Tiffany Dufu — who says that her “life’s work is advancing women and girls; that’s pretty much why I’m on the planet” — just may be the ultimate Fairygodboss. She’s devoted her entire career to helping educate and empower women, and between stints at the Seattle Girls’ School, Simmons College, the White House Project and Levo, Dufu also published Drop the Ball
— an invaluable resource for women — which chronicles how she learned to achieve more by doing less. (If you missed her book club discussion with Fairygodboss, check it out here
Dufu recently shared with Fairygodboss her #1 career tip for women, her go-to karaoke
songs, and how she likes to spend her alone time.
Fairygodboss of the Week: Tiffany Dufu
Catalyst for Women & Girls, Author of Drop the Ball
New York, NY
FGB: Tell us a little about your career. How did you get to where you are now?
TD: My life’s work is advancing women and girls. That’s pretty much why I’m on the planet. Every professional job I’ve ever had has been focused on that in some way shape or form. I started my career in Seattle at the Seattle Girls’ School. Then I moved to Boston and worked at Simmons College; after that I moved to New York and started working for — and then ran — The White House Project, which trains women to run for office.
Now I have a portfolio career; I’m an author, a public speaker, and I serve on nonprofit boards. And I’ve just wrapped up 4.5 years at Levo, an amazing place that elevates young women in the workforce.
FGB: What is an accomplishment that you are proud of?
TD: At every school I graduated from, there’s a plaque somewhere on the campus with my name on it. My parents taught me that whatever community you’re a part of, your responsibility is not just to take, but also to contribute. Every time I go back to these schools and see my name, I’m reminded of the contributions I made.
Also, the White House Project [which I used to run] has trained 15,000 women to run for office. In 2018, there many more women running for office than ever before, and many of them are White House Project alums. It’s been amazing to reconnect with some of them.
FGB: What is a challenge that you've faced and overcome?
TD: The biggest one I would say I wrote about [in “Drop the Ball”]. I used to be someone who was terrified of ever dropping a ball. Once I had my first child, it became impossible to maintain perfection in my career and as a wife and as a mother. It took me about three years, but I finally figured out a strategy.
FGB: Who is YOUR Fairygodboss? and Why?
There are many. Right now I’m thinking about Gloria Steinem. It was just recently her birthday and also mine, so I’m always thinking about her this time of year. She’s invested in my leadership
trajectory in countless ways (and she wrote the forward to my book!). She’s really taught me that sometimes you need to put your body where your beliefs are, and she consistently shows up.
FGB: What do you do when you're not working?
TD: If I had all day with no responsibilities of having to make money or parent, I would either be reading a book, dancing to music, or on a blanket in Central Park looking up at the sky and daydreaming. Notice how none of those things involve other people!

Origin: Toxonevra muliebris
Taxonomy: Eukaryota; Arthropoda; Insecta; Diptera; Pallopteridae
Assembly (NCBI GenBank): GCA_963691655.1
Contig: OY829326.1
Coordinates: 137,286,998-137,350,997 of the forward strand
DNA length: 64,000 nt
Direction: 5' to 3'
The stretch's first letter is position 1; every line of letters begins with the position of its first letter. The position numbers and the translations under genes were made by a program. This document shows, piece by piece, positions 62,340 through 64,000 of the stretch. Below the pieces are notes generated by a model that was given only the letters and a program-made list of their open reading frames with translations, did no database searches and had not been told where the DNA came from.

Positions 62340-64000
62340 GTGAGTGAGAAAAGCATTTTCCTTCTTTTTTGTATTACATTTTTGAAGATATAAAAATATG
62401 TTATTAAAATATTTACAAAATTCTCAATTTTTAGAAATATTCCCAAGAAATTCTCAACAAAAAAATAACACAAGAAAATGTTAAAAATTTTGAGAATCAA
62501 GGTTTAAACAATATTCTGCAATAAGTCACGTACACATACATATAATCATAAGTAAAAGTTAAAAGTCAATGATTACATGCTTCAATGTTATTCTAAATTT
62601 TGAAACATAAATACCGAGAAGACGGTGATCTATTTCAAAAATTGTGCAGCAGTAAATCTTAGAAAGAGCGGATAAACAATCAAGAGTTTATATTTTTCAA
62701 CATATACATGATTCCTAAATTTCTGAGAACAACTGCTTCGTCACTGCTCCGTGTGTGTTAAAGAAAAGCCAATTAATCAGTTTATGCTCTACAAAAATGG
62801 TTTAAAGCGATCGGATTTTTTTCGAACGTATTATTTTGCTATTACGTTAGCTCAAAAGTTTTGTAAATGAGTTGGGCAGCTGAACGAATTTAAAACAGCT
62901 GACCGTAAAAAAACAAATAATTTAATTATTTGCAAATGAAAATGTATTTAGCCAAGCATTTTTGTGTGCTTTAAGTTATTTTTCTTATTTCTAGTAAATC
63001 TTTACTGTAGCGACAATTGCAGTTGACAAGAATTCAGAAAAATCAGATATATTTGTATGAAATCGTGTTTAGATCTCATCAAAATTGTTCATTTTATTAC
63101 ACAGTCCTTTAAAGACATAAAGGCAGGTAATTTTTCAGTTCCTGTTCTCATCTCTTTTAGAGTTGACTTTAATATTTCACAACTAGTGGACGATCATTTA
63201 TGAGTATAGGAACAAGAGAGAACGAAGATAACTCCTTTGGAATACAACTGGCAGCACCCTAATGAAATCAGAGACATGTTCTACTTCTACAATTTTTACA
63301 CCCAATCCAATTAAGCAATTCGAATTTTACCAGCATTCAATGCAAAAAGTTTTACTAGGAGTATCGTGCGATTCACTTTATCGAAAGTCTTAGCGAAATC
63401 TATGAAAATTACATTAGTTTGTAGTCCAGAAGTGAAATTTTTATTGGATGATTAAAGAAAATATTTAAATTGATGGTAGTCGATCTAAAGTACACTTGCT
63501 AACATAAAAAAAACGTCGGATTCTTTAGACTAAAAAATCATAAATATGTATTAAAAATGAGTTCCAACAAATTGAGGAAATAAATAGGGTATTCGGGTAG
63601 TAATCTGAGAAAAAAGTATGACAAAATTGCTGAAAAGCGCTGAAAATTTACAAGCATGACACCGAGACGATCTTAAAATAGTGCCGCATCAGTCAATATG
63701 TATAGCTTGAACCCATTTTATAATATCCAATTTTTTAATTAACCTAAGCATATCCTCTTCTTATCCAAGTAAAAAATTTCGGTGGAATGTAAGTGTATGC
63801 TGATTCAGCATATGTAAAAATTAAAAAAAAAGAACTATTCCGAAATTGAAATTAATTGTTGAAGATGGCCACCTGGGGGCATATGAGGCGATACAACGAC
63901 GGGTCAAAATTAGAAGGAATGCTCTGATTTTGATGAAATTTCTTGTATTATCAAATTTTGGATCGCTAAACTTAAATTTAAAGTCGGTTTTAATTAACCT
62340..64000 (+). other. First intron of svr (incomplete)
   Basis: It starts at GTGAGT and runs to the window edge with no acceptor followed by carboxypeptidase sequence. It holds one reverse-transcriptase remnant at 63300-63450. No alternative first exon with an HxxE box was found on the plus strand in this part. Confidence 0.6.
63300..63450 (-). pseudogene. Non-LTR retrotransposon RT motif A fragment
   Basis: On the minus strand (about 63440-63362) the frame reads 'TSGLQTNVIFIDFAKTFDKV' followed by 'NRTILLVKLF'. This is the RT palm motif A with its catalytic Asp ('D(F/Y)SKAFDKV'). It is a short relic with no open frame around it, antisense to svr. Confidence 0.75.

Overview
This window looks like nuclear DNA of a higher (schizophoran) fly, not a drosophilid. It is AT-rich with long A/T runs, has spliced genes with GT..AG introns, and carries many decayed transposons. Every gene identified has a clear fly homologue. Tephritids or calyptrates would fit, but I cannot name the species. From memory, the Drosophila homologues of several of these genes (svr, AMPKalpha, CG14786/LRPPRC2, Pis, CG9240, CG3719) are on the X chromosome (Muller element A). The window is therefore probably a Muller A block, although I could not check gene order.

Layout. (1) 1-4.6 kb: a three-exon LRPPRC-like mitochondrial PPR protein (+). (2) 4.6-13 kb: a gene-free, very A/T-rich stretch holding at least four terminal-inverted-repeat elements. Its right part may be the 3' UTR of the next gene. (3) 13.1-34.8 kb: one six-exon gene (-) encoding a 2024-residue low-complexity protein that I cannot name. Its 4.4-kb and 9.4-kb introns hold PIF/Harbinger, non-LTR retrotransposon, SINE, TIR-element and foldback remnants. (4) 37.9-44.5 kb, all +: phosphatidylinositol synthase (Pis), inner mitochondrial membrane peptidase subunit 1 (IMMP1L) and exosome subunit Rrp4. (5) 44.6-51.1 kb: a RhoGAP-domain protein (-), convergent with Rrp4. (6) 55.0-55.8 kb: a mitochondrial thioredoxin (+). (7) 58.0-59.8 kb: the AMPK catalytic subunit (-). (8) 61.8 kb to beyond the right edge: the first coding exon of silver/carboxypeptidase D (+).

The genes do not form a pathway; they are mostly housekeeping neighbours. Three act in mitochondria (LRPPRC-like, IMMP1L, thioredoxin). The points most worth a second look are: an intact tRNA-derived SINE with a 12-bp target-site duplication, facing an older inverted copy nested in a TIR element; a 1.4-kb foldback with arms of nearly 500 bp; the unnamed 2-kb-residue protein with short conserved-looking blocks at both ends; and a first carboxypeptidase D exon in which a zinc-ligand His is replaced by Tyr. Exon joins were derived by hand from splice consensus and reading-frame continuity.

FGB: If you could have dinner with one famous person - dead or alive - who would it be?
TD: I’m sure it’s a very popular answer, but Maya Angelou.
FGB: What is your karaoke song?
TD: I have two. One is Whitney Houston’s “I Wanna Dance with Somebody.” I also love Lauryn Hill’s “Doo-Wop (That Thing)."
FGB: What is your favorite movie?
TD: I don’t know if it’s my favorite movie, but there’s one I can watch over and over again: Dance with Me with Vanessa Williams and Chayanne.
FGB: What book would you bring with you on a desert island?
TD: I could read Toni Morrison’s The Bluest Eye over and over and over again.
FGB: What is your shopping vice? What would you buy if you won the lottery?
TD: I don’t believe in guilty pleasures — I believe I’m entitled to my pleasures — so I wouldn't say it’s a vice, but I would say Rent the Runway. I have an unlimited subscription.
FGB: What is the #1 career tip you'd like to share with other women who want to have successful careers like you?
Find your crew. Most women are trying to be successful the hard way through their own work ethic, but women really need a group of other women who are supporting them. If you don’t have one, there are many ways to find one: I was on launch team for Lean In, and there are Lean in Circles; Ellevate
, Sallie Krawcheck’s community, has a great program that can introduce you to mentors; or maybe it’s friends from college. It’s important to have intentional communities of support; it’s like you’re all on a mountain together, tethered to one another, and you’re working to reach the summit.
FGB: Why do you love what you do?
TD: I love it because during my Drop the Ball journey, I came to this really important realization that what you do is far less important than the difference you make. It’s about legacy. I already know what my tombstone will say: I’m just project managing my life backwards.
Fairygodboss is all about women helping other women - so each week, we celebrate a woman who made a difference in another woman’s career. Is there a woman who has made a difference in your career? Celebrate her and thank her by nominating her here.